The bottom line: Rules for dividend taxation may be complicated, but there are no special rules you have to remember that differentiate how dividends from ETFs are taxed versus those from regular dividend stocks. What matters most is whether those dividends are qualified or unqualified in the eyes of the IRS.
Types of Dividend ETFs
There are hundreds of dividend ETFs that can track all sorts of indexes. We’ve already mentioned one that tracks the Dow Jones U.S. Select Dividend Index of U.S. stocks. Others may track global indexes, while some may target specific indexes by country.
Still others will target equities of specific sizes, or styles, or sector. Some track bond indexes of varying risk. And others target real estate or currency or alternatives. The variety can be dizzying, but investors can take a look at what’s available by looking at the ETF Database directory.
The dividend options on offer leave investors with plenty to choose from. Here’s a closer look at just a few categories of dividend ETFs that investors may encounter:
Dividend Growth ETFs
A company that’s steadily growing its profits should theoretically be able to offer higher dividends in the future. That’s the reasoning behind dividend growth ETFs, which target companies that show increasing profits and sales.
Dividend Value ETFs
Value stocks, like those targeted by dividend value ETFs, are those that operate in relatively stable industries but are priced cheaply compared to the potential value of the company.
They typically have a low price-to-earnings ratio. The idea is that the company may experience a future jump in share price as investors catch on to the company’s true value. Shares inside the ETFs could provide a nice boost in price in addition to the dividends they provide.
High Dividend Yield ETFs
This category of ETFs goes after stocks that produce high dividend yields. But here’s the rub: While the payout for these stocks may be big, it doesn’t necessarily mean that the stock will grow particularly fast. In other words, you may be trading swift share price growth for high dividend yields.
Also, as stock price goes down, yield goes up. It’s counterintuitive, but the way this math works out may actually be masking the fact that you’re losing money on the price of the stock. Investors could potentially combat this by looking for ETFs that invest in stocks that at least keep pace with the market long-term.
Some dividend ETFs target the so-called “Dogs of the Dow”. The Dow is an index that comprises the 30 largest U.S. industrial stocks. The “dogs” are the 10 highest-paying dividend stocks within this index, yet they also tend to be the lowest performers when it comes to price gain—hence their slightly unflattering moniker.
High-Yield Bond ETFs
The goal of these ETFs is high yields from fixed income investments. High yields almost always come with a tradeoff of some sort. In this case, the tradeoff is risk. Riskier bonds with low credit ratings, such as junk bonds, have higher yields than less-risky bonds, such as government bonds.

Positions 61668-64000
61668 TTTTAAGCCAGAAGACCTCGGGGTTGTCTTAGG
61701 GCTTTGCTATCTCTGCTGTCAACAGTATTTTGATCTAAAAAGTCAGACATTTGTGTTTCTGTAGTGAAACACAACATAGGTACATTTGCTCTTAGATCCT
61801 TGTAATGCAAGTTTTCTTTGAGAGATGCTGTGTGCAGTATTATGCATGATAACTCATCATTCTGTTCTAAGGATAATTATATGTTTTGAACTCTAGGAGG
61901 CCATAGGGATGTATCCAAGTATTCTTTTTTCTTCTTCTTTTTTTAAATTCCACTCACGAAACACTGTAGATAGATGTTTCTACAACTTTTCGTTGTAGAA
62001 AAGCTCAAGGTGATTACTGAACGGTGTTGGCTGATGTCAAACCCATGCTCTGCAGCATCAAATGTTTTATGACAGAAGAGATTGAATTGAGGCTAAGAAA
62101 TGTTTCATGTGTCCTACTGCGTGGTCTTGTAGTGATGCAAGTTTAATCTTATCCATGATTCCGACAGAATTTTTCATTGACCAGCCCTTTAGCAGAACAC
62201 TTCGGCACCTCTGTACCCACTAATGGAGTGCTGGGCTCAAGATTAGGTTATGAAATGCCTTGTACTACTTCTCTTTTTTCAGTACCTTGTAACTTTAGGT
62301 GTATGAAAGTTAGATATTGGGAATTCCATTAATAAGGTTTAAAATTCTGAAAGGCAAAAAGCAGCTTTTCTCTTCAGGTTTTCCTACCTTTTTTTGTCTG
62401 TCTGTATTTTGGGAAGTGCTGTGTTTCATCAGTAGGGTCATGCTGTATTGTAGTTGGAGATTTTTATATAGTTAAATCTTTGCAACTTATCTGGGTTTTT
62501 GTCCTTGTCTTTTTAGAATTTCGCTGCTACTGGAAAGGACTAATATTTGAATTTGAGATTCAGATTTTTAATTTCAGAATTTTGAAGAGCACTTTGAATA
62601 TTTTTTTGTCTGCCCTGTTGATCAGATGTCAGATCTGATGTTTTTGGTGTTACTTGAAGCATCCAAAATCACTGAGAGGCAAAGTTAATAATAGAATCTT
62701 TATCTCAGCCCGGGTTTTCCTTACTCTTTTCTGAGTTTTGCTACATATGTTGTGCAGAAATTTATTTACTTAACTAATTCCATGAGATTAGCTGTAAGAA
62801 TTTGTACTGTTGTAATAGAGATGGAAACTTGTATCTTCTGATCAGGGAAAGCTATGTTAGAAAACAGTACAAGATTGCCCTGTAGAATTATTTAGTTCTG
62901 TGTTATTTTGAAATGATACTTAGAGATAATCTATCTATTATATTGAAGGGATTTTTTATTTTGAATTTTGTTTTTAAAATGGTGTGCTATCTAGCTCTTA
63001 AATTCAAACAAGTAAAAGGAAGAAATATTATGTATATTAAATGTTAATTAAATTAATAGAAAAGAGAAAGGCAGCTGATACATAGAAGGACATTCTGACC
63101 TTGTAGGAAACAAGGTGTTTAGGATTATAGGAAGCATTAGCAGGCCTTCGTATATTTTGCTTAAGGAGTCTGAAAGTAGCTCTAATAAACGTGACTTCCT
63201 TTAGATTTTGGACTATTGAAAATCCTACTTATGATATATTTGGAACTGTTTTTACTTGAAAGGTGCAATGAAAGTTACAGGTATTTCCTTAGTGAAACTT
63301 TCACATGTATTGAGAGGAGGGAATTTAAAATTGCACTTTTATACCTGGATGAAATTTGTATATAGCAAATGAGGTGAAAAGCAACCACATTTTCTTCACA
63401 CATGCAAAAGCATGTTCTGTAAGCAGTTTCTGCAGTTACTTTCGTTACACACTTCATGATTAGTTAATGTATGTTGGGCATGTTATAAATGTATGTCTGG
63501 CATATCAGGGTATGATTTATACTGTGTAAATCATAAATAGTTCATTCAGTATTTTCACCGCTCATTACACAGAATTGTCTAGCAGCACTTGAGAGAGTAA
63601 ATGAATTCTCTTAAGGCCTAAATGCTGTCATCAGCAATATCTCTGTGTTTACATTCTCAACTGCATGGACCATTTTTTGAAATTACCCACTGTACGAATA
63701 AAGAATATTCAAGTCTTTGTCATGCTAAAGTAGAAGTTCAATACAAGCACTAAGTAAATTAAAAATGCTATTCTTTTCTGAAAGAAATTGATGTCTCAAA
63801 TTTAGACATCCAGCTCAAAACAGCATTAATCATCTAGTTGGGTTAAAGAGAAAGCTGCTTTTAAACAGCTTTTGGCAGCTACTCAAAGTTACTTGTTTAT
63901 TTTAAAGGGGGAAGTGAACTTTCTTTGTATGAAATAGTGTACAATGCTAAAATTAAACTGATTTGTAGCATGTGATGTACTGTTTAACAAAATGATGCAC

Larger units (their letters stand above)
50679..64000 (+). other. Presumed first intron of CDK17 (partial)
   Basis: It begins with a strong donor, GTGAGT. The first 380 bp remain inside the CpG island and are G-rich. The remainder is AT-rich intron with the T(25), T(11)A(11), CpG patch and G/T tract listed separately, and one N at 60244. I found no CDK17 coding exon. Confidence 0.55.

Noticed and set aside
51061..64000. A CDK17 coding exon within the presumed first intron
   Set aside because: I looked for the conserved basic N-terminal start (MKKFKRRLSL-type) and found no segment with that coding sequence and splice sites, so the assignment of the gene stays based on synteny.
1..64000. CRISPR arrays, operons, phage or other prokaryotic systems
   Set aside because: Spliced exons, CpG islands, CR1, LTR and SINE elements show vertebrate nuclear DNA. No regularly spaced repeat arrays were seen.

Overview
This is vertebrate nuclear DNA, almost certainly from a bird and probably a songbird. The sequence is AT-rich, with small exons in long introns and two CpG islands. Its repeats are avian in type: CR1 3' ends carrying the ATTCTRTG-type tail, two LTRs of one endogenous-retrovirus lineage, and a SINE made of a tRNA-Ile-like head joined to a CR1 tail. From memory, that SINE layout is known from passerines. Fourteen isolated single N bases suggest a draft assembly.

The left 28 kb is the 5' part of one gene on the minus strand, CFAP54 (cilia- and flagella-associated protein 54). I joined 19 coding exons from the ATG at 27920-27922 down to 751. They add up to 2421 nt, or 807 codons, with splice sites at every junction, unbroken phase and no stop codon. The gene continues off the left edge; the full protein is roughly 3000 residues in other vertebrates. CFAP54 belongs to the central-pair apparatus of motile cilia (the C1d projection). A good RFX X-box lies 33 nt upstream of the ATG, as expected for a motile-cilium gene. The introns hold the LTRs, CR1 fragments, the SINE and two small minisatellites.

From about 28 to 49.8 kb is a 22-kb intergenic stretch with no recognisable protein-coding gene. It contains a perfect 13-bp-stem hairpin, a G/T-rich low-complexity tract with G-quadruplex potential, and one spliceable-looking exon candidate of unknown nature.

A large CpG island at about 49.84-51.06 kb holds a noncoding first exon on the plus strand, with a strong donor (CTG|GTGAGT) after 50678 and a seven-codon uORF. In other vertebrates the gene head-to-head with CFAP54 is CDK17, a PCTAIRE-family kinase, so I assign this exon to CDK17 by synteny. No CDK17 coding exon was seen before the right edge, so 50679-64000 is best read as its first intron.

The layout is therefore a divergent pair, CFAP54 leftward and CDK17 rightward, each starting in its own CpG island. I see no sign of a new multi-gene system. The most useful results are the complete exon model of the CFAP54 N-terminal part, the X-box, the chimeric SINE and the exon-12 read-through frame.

If you’re okay with taking on this risk, you may be rewarded with higher yields. But be aware that bonds in this category are at a higher risk of default, and demand for these bonds may fall if interest rates rise.
Choosing a Dividend ETF
As with any investment you’re considering adding to your portfolio, you might want to do as much research as possible before you buy. You often can’t tell much about what a fund invests in based on the name of the fund.
You should consider digging deeper by looking up the funds you’re interested in as well as the index that they report tracking.
Doing so might give you a better idea of what types of investments the fund holds and can help ensure that you don’t take on anything that is too risky or makes you uncomfortable.
You can also find out quite a bit of information about a fund from it’s prospectus, which is filed with the Securities and Exchange Commission (SEC) and is available to every member of the public whether or not they own shares in the fund.
The prospectus can give you information such as past returns, as well as what kinds of fees you can expect to pay when you invest in the fund. You should also be able to learn more about the fund’s investment strategy.
When choosing a dividend ETF, you might consider your overall portfolio allocation and diversification. Your portfolio may be built based on three factors: your goals, your time horizon, and your risk tolerance. Adding an investment without considering these factors could throw off your careful plans.
ETFs provide a built-in way to add diversification through the basket of stocks they invest in. Even so, you may still want to consider how the ETF will fit into your overall plan.
For example, if your portfolio already contains an appropriate exposure to stocks outside the U.S., you might want to carefully consider your options before adding a dividend ETF that focuses on foreign stocks.
When You’re Ready to Invest
Once you’ve decided on a fund and you want to purchase shares, you could do so inside an active investing account with SoFi.
You can buy and sell your own stocks, all with no fees and no account minimums. You’ll also have access to financial advisors who can help you figure out the options to suit your needs. To learn more about how to build your investment portfolio, visit SoFi Invest®.